In fact, they only harm health. Therefore, it’s time to abandon these 12 pseudo-beneficial habits.
Taking care of yourself is good and right. The main thing is that quality care does not turn into fanaticism. After all, too much good is also bad. And doctors called 12 hygiene habits that have no place in the life of a healthy person.
Clean your ears with cotton buds
Pediatricians say this non-stop – don’t try to clean children’s ears with cotton buds or anything similar. And you don’t need to either. Cotton buds have already caused countless injuries, from ruptured eardrums to ear infections and hearing loss. According to Master of Medicine Brande Carpenter, the ear canal does not need to be cleaned at all. It is enough just to take a shower, as usual – enough water gets into the ears to naturally remove the accumulated sulfur.
Take a bath with foam
Or throw bath bombs into the water. It’s very nice, so much so that it even turned into a cliché to take a fragrant bath with foam. But in fact, such procedures can result in irritation on the skin and fungal infection. Bombs and bath foams may contain aggressive detergents that wash away protective oils, including in intimate places, disrupting the natural pH balance of the skin. “Bath foam increases the risk of vaginal infections and even bladder infections,” added Jen Gunther, MD.
This procedure is generally not needed by anyone if it is not prescribed by a doctor. Researchers have found that douching washes out beneficial microflora increases the risk of developing various infections, and increases the impact on the mucous phthalates, harmful chemicals that can disrupt the hormonal background and lead to problems with the reproductive system.
Sanitizer in the purse is our new reality. But to overdo it with a sanitizer is even worse than giving it up. Some hand sanitizers contain triclosan, a synthetic compound that disrupts the skin’s natural protective balance and makes us more vulnerable to bacteria. The U.S. Food and Drug Administration warns that prolonged exposure to disinfectants can negatively affect even hormonal balance.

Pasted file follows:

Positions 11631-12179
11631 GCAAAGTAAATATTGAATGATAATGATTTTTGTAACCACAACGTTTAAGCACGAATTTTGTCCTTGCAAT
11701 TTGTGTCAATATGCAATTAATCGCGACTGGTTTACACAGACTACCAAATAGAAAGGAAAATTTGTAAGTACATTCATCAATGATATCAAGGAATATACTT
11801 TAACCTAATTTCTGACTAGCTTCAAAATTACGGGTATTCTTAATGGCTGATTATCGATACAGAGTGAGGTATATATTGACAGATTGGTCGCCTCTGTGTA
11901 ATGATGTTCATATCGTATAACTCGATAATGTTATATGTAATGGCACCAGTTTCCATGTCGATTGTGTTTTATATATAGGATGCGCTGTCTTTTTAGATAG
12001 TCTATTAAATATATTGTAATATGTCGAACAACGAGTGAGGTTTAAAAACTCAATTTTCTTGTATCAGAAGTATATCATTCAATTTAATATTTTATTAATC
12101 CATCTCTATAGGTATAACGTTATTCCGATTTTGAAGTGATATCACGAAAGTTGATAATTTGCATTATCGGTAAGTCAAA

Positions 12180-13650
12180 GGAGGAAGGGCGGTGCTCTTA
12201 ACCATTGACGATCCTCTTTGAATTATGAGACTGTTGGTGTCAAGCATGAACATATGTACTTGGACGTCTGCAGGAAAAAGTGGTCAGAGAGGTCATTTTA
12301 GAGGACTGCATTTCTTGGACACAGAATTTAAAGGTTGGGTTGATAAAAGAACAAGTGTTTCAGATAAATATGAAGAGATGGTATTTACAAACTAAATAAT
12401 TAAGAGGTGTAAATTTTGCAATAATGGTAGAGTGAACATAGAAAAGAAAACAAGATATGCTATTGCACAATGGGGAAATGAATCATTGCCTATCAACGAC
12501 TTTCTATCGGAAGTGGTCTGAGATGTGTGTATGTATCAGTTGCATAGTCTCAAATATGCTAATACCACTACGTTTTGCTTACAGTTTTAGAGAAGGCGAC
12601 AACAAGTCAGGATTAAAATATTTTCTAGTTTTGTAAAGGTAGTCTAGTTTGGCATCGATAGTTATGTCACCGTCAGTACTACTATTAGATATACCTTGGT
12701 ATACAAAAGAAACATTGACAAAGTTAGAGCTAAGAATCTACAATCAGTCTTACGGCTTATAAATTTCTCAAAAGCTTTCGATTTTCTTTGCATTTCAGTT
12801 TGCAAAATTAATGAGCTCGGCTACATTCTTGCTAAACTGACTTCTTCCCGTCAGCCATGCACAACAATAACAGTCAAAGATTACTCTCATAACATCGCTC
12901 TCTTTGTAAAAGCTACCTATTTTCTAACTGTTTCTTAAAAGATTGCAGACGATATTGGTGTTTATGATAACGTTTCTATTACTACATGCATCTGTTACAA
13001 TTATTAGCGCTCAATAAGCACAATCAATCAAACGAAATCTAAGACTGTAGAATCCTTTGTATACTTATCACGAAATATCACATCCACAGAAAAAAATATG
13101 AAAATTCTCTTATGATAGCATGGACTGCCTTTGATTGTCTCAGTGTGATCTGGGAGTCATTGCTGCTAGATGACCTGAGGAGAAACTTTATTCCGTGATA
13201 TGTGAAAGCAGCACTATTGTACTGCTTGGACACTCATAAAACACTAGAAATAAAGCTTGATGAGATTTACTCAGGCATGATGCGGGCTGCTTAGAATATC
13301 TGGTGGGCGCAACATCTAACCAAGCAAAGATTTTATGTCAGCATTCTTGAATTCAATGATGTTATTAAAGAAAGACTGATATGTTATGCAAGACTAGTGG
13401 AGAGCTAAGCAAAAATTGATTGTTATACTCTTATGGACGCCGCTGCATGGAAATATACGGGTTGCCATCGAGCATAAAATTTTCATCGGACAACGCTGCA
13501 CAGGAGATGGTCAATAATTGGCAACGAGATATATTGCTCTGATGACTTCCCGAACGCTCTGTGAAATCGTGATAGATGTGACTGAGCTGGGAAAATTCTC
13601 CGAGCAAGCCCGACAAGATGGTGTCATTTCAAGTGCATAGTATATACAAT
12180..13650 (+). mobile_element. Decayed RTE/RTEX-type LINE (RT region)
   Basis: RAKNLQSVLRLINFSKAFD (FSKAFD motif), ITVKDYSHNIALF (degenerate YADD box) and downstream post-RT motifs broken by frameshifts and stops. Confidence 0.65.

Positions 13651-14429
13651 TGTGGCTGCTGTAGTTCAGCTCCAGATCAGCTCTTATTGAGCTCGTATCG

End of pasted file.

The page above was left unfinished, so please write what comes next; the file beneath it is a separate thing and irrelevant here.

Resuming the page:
Use a hand dryer
The whole world is switching to hand dryers, abandoning paper towels – this is after all more environmentally friendly. But at the same time, dryers for hygiene and health are much more harmful. Towels remove bacteria left after washing from hands. And the dryers are not. Worse, they literally spray these microorganisms in the air, creating a contagious fog filled with fecal bacteria, experts at the Mayo Clinic have discovered. And they greatly dry the skin of the hands.
Stand under a hot shower for a long time
In winter, this is sometimes the only way to keep warm. But not the most useful. Dermatologist Alan Parks claims that a hot shower, especially when combined with detergents, washes the protective layer off the skin, making you easy prey for bacteria. Therefore, a hot shower should be very short-lived. It is advisable to take it before bedtime: according to experts, after a hot shower, cooling occurs, which slows down the metabolic activity of the body, facilitating the transition to sleep. And too long hot shower, on the contrary, invigorates.
Wash your hair every day
Daily hair washing spoils the hair. Sebum is necessary for hair to nourish it. If it is constantly washed off, the hair becomes brittle, even if the roots are oily. And what if the head is dirty? Use dry shampoo – it is completely safe for hair. Gradually, the hair will “wean” from frequent washing, it will be required less often.
Moisturize the skin too actively
When the skin is dry, it seems natural to smear it with cream and pour thermal water without stopping. However, according to Garnier experts, this approach can develop addiction – the skin gets used to the fact that moisture in excess comes from the outside and ceases to produce emollients itself. As a result, the skin becomes even drier. Therefore, it is better to apply the cream in a very thin layer, choosing non-oil-based products.
Brush your teeth after eating
More precisely, immediately after eating. After eating, you need to wait for some time, at least half an hour, and only then rush to the toothbrush. During meals, the acid contained in food weakens the enamel, if immediately after eating you start wielding a brush and paste, there is a considerable risk of damaging it, even more, experts warn the Mayo clinic.
Use aggressive scrubs
Or even a hard washcloth. Too much exfoliation is also bad. First of all, because you can damage the epidermis, depriving the skin of its natural protection. According to the Dermatology Alliance, in response to this, the glands begin to produce more sebum to compensate for the loss. And as a result, an imbalance is obtained: we dry the skin, and it in response becomes more and more oily.
Sneeze, covering your mouth with your palm
No, covering your mouth while sneezing, of course, is necessary. But it’s high time to get used to sneezing into a handkerchief or elbow. After all, with the same palm with which you closed your mouth, you then touch many surfaces and even other people. According to the U.S. Centers for Disease Control and Prevention, this is how people infect each other with influenza, SARS, and covid — this is the main way respiratory infections spread.